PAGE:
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A Tale Dark and Grimm

Fairy tale adaptations are a great love of mine, and though there have been a slew of new adaptations for all ages in recent years, few have gotten it so very right as Adam Gidwitz. His Tale Dark and Grimm is a rich, delightful, humorous, multilayered remix of several tales, with Hansel and Gretel at the core. There are currently two copies circulating in my school library, and I can’t keep it on the shelf. It’s been returned with post-it note critiques from several students — aged 9 to 18 — stuck inside the back cover, and all are raves. One copy is currently in the hands of a very picky fourth grader, who has already rated it “better than The Graveyard Book,” which is high praise indeed.

I made a book trailer for a class assignment after first reading it last fall. It’s a bit on the long side (to meet the requirements of the assignment, and also to match the song I set it to, Alasdair Roberts‘ gorgeous “Under No Enchantment But My Own”), but I liked the result well enough to send it to the author. Much to my great surprise and pleasure, Mr. Gidwitz enjoyed enough to send me a signed copy of the book (and signed bookplates to put in the copy I had previously purchased, and which I subsequently donated to the school library in his name). Enjoy my trailer, and the (much shorter) official book trailer, then get your hands on a copy immediately — you won’t regret it.

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Posted by on May 8, 2011 in New books

 

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What can you do with an RSS feed?

There are a number of interesting and funny library- and book-related blogs, comics, and other links available via RSS feed. Here are a few of my favorites:

Unshelved is the gold standard for library comics, alternating librarian humor with book reviews and weekly illustrated booktalks.

A Librarian’s Guide to Etiquette is a delightfully wry, short blog turning the frustrations — and stereotypes — of librarianship into humor. A recent sample, posted under the heading “Popular, Being”: “Librarians should make pop culture references in library instruction classes to connect with younger audiences.  Today’s youth are all about the Lady Gogga, Justin Bibber, and New Jersey Shore, so pretend that you are too.”

PhD Comics isn’t about librarianship, but about graduate school — and for those of us in graduate school, it can strike some painfully familiar notes.

Dispatches from a Public Librarian Scott Douglas’s periodic contribution to McSweeney’s humor site. Douglas promises — and delivers — “stories about strange patrons, strange patrons, strange tales, and otherwise just strange things.”
My private email account is through Gmail, as is my university account. The school where I work as the library assistant is a K-12 laboratory school on the university campus. Many of my students and all of my coworkers have Gmail accounts, either through the school or privately.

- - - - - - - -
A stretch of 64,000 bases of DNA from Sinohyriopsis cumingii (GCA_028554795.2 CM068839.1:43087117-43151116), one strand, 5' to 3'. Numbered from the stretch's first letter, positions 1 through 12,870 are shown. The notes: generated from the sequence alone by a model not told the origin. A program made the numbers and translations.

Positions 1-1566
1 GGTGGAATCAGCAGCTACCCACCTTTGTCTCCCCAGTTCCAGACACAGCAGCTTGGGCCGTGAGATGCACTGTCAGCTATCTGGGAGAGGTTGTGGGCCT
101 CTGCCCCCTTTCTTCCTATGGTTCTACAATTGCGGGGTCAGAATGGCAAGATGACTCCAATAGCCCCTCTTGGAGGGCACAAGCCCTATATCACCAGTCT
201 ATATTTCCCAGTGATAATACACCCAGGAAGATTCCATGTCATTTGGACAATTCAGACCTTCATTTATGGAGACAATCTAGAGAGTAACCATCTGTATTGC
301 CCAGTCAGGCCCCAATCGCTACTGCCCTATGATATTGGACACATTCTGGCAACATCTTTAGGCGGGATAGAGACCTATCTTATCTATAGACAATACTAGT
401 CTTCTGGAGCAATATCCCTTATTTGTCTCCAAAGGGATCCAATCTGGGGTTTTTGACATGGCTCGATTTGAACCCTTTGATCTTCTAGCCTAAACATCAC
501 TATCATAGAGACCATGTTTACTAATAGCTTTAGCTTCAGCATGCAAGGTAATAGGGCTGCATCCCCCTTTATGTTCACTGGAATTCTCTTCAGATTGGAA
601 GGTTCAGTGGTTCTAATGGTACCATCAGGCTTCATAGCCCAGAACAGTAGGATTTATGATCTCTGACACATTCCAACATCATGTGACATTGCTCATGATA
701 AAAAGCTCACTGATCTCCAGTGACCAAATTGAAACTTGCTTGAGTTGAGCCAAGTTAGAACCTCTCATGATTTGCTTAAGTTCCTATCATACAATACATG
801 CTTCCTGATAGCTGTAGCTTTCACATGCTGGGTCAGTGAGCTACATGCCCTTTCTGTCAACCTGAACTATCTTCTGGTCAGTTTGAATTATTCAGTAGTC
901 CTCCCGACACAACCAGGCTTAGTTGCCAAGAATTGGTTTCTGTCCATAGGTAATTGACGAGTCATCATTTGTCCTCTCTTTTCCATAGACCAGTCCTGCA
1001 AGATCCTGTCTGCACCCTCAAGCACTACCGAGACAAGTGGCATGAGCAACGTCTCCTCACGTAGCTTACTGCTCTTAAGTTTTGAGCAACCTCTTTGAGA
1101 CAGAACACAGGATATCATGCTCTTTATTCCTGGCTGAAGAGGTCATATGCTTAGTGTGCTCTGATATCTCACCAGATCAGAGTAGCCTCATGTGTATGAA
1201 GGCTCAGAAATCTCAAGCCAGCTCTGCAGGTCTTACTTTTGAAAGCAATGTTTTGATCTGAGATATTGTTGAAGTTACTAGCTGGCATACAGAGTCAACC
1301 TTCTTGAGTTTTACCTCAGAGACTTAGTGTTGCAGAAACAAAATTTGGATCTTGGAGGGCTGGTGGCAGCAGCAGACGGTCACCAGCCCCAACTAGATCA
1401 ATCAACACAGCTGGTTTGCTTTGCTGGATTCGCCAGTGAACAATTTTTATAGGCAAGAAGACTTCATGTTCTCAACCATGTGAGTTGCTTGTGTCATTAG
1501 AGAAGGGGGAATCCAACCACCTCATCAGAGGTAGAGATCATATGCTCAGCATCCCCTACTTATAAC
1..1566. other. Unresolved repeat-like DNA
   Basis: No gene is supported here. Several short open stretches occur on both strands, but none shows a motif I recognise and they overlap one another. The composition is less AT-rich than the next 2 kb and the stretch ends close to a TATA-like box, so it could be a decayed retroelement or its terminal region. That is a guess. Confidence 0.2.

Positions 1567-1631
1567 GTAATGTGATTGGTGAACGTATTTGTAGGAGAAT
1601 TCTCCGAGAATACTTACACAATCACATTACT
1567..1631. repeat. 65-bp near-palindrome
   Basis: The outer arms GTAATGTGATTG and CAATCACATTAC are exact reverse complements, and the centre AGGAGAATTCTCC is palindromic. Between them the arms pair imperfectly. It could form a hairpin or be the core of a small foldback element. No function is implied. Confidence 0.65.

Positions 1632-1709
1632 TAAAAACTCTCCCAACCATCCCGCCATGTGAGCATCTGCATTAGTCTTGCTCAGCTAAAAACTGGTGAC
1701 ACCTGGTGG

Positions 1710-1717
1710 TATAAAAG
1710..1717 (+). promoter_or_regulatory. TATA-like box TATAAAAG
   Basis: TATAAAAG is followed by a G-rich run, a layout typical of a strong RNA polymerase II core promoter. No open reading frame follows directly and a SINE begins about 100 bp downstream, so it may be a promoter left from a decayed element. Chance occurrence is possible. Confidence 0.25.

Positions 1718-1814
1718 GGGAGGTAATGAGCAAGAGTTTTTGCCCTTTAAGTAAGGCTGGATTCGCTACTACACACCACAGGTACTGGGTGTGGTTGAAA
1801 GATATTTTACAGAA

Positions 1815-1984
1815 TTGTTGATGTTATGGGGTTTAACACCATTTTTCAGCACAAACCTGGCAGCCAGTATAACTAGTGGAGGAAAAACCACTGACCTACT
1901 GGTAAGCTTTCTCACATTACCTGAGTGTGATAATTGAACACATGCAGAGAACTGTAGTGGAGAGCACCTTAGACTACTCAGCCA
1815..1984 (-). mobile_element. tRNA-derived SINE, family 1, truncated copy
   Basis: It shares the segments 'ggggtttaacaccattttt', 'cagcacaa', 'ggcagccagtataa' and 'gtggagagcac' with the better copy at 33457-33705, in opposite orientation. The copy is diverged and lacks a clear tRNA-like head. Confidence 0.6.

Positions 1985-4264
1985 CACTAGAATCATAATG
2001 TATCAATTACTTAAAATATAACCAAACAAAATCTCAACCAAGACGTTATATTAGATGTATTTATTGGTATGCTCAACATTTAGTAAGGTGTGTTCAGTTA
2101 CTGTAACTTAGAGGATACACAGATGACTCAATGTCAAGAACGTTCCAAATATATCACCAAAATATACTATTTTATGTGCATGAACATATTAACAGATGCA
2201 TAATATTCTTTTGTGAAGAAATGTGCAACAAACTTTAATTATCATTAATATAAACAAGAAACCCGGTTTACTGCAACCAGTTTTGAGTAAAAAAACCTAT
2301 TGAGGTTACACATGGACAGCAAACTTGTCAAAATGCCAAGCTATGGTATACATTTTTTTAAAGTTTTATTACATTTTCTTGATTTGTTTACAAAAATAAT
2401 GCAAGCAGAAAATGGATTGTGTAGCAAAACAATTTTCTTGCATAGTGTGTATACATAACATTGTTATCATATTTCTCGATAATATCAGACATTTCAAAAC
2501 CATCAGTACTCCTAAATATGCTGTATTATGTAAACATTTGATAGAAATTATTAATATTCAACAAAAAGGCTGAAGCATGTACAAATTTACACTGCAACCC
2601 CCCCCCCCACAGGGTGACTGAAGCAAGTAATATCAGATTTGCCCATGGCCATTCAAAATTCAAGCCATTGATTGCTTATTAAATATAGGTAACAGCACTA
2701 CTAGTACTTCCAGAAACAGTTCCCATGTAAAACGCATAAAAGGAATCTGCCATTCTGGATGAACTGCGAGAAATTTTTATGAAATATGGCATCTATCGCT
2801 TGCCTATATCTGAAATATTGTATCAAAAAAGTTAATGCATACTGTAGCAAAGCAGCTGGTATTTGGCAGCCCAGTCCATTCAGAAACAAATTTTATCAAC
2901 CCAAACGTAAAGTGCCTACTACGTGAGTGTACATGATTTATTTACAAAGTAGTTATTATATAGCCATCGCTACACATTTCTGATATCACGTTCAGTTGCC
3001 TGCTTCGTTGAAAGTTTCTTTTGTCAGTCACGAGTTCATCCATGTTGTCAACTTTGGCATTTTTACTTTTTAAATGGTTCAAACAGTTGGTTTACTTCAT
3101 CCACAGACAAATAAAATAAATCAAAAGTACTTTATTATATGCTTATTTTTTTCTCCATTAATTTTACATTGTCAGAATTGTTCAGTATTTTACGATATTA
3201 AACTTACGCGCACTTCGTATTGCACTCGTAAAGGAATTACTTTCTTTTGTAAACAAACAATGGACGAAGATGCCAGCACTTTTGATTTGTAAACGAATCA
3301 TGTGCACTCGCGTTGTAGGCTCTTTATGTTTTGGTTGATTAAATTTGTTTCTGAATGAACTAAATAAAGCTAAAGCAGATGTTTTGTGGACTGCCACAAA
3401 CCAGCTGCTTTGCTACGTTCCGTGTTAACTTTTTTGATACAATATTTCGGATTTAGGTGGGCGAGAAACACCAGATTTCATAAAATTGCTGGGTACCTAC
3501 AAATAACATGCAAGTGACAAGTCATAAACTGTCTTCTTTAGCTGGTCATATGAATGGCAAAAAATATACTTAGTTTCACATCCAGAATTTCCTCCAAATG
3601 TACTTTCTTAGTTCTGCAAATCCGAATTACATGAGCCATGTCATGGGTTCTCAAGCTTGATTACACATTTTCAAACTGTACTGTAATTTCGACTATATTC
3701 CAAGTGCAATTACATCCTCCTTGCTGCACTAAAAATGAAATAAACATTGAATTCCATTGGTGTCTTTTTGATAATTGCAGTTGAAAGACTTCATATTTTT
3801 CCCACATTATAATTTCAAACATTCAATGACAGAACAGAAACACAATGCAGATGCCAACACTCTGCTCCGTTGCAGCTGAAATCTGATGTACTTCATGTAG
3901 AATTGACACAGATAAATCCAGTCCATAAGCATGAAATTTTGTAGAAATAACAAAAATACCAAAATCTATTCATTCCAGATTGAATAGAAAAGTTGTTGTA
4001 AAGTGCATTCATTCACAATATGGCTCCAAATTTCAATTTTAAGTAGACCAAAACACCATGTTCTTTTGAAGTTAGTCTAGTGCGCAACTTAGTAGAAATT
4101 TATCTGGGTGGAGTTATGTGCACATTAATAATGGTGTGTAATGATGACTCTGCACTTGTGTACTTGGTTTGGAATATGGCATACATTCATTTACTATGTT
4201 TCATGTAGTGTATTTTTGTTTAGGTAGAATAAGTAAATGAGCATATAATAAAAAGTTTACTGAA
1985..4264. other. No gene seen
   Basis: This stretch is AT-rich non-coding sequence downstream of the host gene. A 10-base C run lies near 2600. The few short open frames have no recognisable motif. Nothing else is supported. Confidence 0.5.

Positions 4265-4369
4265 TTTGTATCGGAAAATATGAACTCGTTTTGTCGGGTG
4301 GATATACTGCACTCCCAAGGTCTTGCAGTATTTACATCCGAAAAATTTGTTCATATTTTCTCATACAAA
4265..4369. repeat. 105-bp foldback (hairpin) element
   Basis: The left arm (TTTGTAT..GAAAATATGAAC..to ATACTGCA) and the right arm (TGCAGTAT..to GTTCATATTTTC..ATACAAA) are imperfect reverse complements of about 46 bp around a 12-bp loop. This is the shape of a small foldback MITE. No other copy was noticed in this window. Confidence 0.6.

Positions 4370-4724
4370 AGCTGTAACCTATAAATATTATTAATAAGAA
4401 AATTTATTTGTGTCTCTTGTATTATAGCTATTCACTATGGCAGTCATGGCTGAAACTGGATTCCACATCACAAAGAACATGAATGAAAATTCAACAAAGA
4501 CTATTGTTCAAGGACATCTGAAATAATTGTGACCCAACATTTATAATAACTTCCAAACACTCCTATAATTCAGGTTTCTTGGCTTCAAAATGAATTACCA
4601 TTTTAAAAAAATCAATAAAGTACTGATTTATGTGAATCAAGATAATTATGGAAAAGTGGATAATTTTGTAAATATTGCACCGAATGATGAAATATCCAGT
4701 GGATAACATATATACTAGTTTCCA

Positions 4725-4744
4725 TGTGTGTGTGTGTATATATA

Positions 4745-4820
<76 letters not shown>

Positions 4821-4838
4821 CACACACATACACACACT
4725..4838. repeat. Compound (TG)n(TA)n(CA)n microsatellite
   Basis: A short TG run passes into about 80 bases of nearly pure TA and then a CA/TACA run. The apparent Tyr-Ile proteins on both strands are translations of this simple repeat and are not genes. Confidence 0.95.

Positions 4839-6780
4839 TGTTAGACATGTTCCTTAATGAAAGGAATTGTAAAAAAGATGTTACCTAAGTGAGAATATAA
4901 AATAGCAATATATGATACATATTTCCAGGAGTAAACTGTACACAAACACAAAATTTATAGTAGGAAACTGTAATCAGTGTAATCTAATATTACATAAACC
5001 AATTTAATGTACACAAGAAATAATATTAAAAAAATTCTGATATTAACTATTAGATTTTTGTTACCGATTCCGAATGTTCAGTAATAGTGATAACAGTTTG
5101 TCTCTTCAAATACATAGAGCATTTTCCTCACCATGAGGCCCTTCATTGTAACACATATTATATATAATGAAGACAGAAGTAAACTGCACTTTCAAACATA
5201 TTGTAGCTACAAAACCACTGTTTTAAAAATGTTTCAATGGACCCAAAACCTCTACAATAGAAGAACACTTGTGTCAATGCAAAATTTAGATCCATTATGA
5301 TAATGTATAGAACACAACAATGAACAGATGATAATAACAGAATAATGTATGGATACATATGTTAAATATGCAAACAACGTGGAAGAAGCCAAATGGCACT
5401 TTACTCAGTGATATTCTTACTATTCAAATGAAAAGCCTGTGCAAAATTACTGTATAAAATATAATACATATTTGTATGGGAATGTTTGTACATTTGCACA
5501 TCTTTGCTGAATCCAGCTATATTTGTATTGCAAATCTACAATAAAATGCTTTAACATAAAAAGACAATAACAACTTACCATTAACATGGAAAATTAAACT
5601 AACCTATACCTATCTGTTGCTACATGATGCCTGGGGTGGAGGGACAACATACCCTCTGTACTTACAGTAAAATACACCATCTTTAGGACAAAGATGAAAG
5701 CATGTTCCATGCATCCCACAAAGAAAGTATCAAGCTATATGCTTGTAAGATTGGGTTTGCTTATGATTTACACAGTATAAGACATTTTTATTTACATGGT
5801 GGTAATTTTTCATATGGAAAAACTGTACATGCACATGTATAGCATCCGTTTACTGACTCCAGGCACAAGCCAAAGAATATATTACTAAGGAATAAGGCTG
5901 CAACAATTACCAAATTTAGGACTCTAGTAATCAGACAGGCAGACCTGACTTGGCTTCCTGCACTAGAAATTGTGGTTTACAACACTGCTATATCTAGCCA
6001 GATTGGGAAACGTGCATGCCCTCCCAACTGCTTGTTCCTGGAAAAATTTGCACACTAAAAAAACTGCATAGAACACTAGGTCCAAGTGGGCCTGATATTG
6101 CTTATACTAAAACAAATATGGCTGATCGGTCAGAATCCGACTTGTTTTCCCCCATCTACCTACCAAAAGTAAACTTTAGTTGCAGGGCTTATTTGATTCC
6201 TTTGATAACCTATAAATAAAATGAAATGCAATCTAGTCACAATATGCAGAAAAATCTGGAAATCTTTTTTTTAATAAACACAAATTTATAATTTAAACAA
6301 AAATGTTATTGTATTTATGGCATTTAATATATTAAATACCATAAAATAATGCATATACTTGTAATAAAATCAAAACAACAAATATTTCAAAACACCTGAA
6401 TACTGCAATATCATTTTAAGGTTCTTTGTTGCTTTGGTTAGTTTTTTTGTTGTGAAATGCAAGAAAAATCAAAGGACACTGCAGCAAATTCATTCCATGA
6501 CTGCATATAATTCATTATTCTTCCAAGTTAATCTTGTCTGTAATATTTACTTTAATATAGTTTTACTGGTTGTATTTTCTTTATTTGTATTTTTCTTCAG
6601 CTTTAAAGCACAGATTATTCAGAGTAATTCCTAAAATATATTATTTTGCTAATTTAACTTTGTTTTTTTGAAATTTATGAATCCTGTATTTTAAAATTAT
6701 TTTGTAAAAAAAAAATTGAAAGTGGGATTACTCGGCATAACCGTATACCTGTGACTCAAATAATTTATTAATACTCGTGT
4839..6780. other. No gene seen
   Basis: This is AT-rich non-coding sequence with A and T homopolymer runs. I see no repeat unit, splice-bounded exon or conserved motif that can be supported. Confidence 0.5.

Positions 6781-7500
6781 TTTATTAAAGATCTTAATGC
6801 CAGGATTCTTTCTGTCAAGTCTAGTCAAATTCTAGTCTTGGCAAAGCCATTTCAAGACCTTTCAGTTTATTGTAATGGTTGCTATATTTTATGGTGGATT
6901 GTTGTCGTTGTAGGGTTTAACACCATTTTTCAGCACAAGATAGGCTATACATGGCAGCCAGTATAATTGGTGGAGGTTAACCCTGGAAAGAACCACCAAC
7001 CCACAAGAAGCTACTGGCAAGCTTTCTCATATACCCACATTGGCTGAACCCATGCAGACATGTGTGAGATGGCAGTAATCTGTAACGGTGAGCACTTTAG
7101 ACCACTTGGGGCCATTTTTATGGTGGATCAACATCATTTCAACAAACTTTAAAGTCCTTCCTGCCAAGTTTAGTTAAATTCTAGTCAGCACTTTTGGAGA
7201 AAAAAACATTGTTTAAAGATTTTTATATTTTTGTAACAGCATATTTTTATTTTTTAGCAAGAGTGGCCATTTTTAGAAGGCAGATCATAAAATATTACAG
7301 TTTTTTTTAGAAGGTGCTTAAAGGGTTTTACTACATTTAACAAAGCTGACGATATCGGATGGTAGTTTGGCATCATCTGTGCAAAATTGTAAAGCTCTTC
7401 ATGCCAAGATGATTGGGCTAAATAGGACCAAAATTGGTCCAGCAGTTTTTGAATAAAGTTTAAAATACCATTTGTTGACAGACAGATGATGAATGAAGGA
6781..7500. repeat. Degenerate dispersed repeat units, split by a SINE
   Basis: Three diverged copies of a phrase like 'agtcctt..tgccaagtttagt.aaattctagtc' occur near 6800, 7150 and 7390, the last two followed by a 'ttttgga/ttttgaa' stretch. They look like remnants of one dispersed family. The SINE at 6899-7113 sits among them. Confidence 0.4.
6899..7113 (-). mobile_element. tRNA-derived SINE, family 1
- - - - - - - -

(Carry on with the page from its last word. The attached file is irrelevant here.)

I have been using Google Reader to subscribe to blogs and webcomics via RSS feed for some time. More recently, with the advent of Google Buzz, I have taken to using that technology to share posts from my RSS with friends on my contacts list. It seems that this could be an advantageous tool for librarians as well: if students are using Buzz, they can access posts made there via the library email account.

 
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Posted by on March 28, 2011 in Links

 

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Zombies vs. Unicorns

9_24_10 by powerpuffkay
9_24_10, a photo by powerpuffkay on Flickr.

I’ve been reading a new anthology of short stories, edited by Holly Black and Justine Larbalestier, exploring the universal question: which is better, zombies, or unicorns? Explore the question for yourself by checking out Zombies vs. Unicorns — and check back here for a review when I finish the book.

 
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Posted by on March 28, 2011 in New books

 

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Welcome to Reader Advisory

It’s a big world with an awful lot of books in it. How are we to know what might be worth reading, what might be a good match for each of us as readers? Where do we look? Who do we ask?

This, to my mind, is the bottom line of librarianship: librarians are matchmakers, who are here to help books and readers find each other. It’s an important function, more difficult that one might imagine, not having tried to do it, and a delightful challenge to those of us who love books, and love to see them find their way into the right hands.

That is what I hope to do here.

This blog is being created as part of an assignment for the final course leading to my school library degree. The assignment is in accordance with CSLA’s School Library Learning 2.0 program. After the assignment ends, however, I intend to continue posting about books, resources, librarianship, and more.

 
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Posted by on March 27, 2011 in Uncategorized

 

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